However, it has so far simulated actual experiments using a simplified one-dimensional design of visual space.
To allow for realistic simulations of more complex experiments, we started by extending the original model to operate in two image dimensions.
The lingering effect originates from the late updating of the proprioceptive eye-position signal and the remapping from the early corollary-discharge signal.
We put these results in relationship to predictive remapping of receptive fields and show that both phenomena arise from the same simple, recurrent neural circuit.
Furthermore, it is not clear whether the recently observed phenomena of spatial updating of attention relate to the observation of predictive remapping of receptive fields.
In the seminal study of Duhamel, Colby, and Goldberg (1992), a flashed stimulus in the future receptive field—that is, the location of a neuron's receptive field after saccade—evoked a neural response prior to saccade.
Due to lack of data and sometimes even conflicting data, a pure bottom-up approach at the systems level of brain networks is presently not feasible for neuro-computational modeling.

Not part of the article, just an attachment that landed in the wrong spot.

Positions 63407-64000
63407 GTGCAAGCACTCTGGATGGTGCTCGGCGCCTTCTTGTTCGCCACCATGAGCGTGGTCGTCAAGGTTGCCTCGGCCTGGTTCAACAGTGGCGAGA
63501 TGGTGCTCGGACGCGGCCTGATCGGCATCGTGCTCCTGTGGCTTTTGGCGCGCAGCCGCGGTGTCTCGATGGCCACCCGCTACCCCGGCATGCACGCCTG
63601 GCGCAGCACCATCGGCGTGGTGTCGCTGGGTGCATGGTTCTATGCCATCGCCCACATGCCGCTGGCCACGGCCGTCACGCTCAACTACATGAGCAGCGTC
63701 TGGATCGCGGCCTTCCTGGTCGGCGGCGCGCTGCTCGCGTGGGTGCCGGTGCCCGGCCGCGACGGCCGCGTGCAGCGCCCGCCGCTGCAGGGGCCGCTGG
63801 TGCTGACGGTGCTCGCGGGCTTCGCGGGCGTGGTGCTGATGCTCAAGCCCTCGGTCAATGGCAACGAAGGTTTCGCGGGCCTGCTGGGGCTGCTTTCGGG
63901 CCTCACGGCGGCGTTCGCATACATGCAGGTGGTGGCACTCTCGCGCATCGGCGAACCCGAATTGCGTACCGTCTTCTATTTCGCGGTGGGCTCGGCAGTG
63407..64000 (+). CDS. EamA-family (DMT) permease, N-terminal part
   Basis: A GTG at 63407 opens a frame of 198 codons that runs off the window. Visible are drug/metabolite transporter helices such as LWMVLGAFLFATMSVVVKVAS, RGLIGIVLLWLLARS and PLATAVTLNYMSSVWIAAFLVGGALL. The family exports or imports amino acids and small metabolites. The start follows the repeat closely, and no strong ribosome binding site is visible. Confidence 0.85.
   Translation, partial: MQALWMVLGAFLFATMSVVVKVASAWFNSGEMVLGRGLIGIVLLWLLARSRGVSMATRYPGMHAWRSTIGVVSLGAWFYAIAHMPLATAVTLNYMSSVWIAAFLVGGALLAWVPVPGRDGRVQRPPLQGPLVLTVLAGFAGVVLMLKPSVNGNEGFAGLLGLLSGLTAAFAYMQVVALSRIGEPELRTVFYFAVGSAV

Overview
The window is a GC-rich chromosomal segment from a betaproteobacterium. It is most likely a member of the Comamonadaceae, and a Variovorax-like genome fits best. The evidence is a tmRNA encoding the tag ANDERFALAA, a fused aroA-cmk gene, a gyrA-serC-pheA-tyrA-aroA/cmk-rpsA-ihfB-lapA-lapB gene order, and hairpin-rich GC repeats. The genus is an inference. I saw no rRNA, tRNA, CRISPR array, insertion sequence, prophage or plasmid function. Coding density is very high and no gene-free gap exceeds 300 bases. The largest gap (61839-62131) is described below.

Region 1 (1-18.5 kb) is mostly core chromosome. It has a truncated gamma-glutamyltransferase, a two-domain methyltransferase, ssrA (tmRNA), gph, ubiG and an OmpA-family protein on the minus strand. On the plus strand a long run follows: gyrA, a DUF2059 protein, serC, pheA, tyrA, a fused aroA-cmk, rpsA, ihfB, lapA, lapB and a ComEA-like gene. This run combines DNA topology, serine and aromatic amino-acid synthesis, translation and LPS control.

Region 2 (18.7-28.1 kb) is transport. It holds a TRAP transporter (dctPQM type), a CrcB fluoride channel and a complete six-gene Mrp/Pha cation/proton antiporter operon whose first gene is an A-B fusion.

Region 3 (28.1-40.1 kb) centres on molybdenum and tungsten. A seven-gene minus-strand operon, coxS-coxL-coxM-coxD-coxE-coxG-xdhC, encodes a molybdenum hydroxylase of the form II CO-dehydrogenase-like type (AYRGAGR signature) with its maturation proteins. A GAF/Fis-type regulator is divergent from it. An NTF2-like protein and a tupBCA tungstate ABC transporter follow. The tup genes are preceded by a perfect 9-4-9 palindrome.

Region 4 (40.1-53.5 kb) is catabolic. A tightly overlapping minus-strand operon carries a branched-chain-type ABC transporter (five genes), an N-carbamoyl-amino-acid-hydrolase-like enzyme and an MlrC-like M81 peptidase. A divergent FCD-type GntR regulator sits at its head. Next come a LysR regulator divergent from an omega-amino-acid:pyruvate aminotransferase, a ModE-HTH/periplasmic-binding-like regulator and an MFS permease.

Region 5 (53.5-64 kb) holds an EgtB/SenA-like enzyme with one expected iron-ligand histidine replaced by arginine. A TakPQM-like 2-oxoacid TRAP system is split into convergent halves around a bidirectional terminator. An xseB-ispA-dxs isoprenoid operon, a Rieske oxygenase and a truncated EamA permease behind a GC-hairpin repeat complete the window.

Recently, two different types of perisaccadic attentional updates were discovered: predictive remapping of attention before saccade onset (Rolfs, Jonikaitis, Deubel, & Cavanagh, 2011) and lingering of attention after saccade (Golomb, Chun, & Mazer, 2008; Golomb, Pulido, Albrecht, Chun, & Mazer, 2010).
Two studies investigated updating of self-position and heading during real, imagined, and simulated locomotion.
Subjects were exposed to a two-segment path with a turn between segments; they responded by turning to face the origin as they would if they had walked the path and were at the end of the second segment.
While this can be interpreted as an anticipatory shift of the receptive field, Cavanagh, Hunt, Afraz, and Rolfs (2010) suggested that it may also be explained by learned horizontal or lateral connections.
Furthermore, they proposed that such a transfer of activation may also be responsible for spatial updating of attention.